2. I bought this recently after reading all the positive reviews on BGG (and I’m happy to say that beat ups on the messageboards there about it having an incredibly steep learning curve don’t hold up). I have to say, I love it – I really dig the elegant design, especially the way cards are used for everything – something I also like about Hellrail, though that uses a very different approach.

    Neither my beloved nor best friend were especially impressed, though, and I can see why. Their biggest beef was that interaction between players is nonexistent. Compared to something like Chrononauts, which similarly requires players to play cards face-up in front them, there’s no stealing from other players or undoing their actions to prevent them from winning. Indeed it seems more or less unimportant what the other players do, except for the actions they choose each round (you want them to choose the things you want to do but didn’t pick yourself).

    They also weren’t fans of the rules being so abstracted from the theme. I enjoyed the galactic conquest theme, but the rules don’t seem to attached to that theme to overcome the feeling that it’s primarily a game of placing and discarding cards. Surely it would be simple to reskin RftG to be about a mining boom, the industrial revolution or any context in which production is possible.

    All that said, I really like it and would like to see these problems fixed; I’ll be picking up the first expansion, The Gathering Storm, very soon, as I’ve heard it not only adds cards for an extra player, but adds some more elements of player interaction. (It also has a solo play variant, so at least if it doesn’t make my friends like the game more, I’ll be able to play it by myself!)

  3. guybrush: We’ve run into this problem with a few games lately (lack of interaction, I mean). Empire Builder, for example, is a great game, but you can feel like you’re playing in a fishbowl at times. Often, a simple mod or house rule can make a big difference. We started tinkering with Empire Builder tonight, and I think we’re on the right track (so to speak).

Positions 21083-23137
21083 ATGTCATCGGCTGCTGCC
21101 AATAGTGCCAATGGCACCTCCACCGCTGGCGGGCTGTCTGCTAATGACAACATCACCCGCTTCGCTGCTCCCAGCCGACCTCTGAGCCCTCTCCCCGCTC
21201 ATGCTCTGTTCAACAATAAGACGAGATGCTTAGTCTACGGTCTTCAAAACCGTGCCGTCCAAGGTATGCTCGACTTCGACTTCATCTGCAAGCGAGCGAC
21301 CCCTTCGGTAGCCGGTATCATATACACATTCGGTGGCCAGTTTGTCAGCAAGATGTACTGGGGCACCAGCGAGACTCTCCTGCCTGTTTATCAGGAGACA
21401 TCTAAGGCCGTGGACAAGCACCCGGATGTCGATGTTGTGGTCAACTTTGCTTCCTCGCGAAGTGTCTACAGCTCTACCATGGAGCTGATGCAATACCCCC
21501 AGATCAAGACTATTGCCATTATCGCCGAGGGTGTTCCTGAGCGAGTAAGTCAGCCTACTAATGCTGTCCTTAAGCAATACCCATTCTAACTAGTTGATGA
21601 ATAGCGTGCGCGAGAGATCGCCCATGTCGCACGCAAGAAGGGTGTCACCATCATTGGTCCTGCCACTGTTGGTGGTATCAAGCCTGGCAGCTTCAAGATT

Maybe there’s something that can be done with RftG to fix things. The first thing that springs to mind is something involving military points. Make a use for them other than “a different way to pay for colonization.” Could be tough to find a good balance and avoid too much added complexity, but I think it can be done.

  4. I love this game! I’ve owned it for about a year now. One of my favorite things about the game is how many different strategies there are to win. Its always interesting to figure out what the best course is given what with you start with. A few things:

    1)I’m fairly certain the game ends when anyone has 12 cards in front of them, not 12 planets. And that doesn’t necessarily mean you’ve won either. Its all based on the victory points.

    guybrush: definitely pick up The Gathering Storm. It adds some tokens that are akin to the Longest Road in Catan. Half of them are ‘person with the most x’ and the other half are ‘the first person to acheive x’. I think it helps add some tension and indirect interaction. The only other really new thing in this expansion is they provide some cards that make the Alien planets (yellow) a little more easy to obtain.

    Also it looks like the second expansion (which I didn’t know was out, thanks!) adds the military combat aspect you were talking about. I’ll have to go pick it up!

  5. There is a bit of player interaction, the more you play, the more your aware of how much your choice, and the choice of your fellow players cards will be/might be and what kind of advantage you gain.

    The 3rd expansion also adds increased interaction with the possibility of hostile take overs of other planets.

    One of my favourite games.